Malcolm & Dan Joe (WW1)

"Dan-Joe & Malcolm (WW1)" -- TOC

Ch. 11 - Criticisms of The Battle of The Somme

On November 18th, 1916, the Battle of the Somme, an Allied offensive, was called off. Winter was setting in, and, classically, this is when major operations should be dropped into low gear. That would have been a good cover; but the facts are that the matter was a disaster for everyone; it had to be ended. The facts53 came out in subsequent years: great numbers54 of young men on all sides were dropped to the mud, ripped up by machine gun bullets or blasted to pieces by exploding bombs. Malcolm Morrison, as we have seen, was one of these young men. For the Morrison family of Glace Bay, the Battle of the Somme was a horrible family destroying event: one boy dead, the other one's health, gone.

"The Somme was one of the war's longest attritional campaigns, and remains a source of great historical controversy. Critics suggest that ineffective and callous British generals ordered their soldiers forward in fruitless and costly attacks, giving them neither proper weapons nor effective tactics to break through the enemy trenches. Other historians further suggest that little more could have been done at this stage in the war to achieve victory, and that the attrition of German troops along the Somme eased enough pressure from the French at Verdun to ensure the Allied front did not collapse in 1916. French demands for help, they argue, forced the British to attack before they were ready. Without enough heavy artillery or shells to suppress enemy fire, the British suffered staggering casualties.
The Somme was a costly stalemate that led to harsh criticism of Allied commanders, especially Haig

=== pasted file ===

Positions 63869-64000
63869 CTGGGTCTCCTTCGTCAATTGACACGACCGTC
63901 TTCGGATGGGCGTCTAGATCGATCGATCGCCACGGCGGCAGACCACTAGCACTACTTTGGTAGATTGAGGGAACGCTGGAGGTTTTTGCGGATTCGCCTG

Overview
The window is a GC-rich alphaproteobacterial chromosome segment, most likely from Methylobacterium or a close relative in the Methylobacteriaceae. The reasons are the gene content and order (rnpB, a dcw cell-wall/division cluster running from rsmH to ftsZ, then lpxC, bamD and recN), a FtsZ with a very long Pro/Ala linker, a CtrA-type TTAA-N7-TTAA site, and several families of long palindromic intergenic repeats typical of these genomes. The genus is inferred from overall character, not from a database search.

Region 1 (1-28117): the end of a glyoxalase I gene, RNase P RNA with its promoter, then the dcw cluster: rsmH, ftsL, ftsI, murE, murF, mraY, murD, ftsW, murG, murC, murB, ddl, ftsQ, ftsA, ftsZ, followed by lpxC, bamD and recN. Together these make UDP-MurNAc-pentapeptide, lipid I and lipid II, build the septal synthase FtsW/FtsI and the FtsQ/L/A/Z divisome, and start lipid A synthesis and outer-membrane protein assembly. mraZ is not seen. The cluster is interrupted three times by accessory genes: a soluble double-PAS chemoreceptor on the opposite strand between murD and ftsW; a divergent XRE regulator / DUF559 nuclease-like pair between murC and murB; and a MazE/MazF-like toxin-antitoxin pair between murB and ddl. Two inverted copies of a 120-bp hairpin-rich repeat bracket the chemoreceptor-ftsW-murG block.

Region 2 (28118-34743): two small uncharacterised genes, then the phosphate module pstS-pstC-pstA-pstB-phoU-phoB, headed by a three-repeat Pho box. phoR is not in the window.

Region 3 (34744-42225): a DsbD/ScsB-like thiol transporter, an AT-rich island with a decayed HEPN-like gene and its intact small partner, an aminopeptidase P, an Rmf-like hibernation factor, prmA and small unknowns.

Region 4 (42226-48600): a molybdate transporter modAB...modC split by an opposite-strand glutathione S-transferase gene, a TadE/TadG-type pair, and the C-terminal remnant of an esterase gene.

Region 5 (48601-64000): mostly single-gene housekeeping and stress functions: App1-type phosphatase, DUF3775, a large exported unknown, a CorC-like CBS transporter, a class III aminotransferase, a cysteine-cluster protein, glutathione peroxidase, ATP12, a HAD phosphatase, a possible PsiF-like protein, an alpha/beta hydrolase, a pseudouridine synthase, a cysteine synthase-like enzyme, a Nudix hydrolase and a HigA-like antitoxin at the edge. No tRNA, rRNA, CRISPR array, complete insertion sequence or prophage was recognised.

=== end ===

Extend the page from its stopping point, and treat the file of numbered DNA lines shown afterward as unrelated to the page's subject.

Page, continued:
55, and German determination to avoid similar casualties by altering their defensive systems. In the fighting of 1917, improved Allied assault tactics would face deeper, more sophisticated German defences."56
The above quote from the is as fine an analysis of the Battle of the Somme as one will likely find. The criticism is echoed in most all of the accounts of this battle. The distinguished historian, Llewellyn Woodward (1890-1971) to whom we refereed earlier in this work, in referring to Haig's method of winning was "clumsy, tragically expensive of life, and based for too long on a misreading of the facts." Woodward has also questioned the morality of the policy of attrition. He described it as the "killing Germans until the German army was worn down and exhausted". He further argued that it "was not only wasteful and, intellectually, a confession of impotence; it was also extremely dangerous. The Germans might counter Haig's plan by allowing him to wear down his own army in a series of unsuccessful attacks against a skillful defence."57

NEXT [Chapter 12, "Winter In The Trenches (1916-1917)"]


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Peter Landry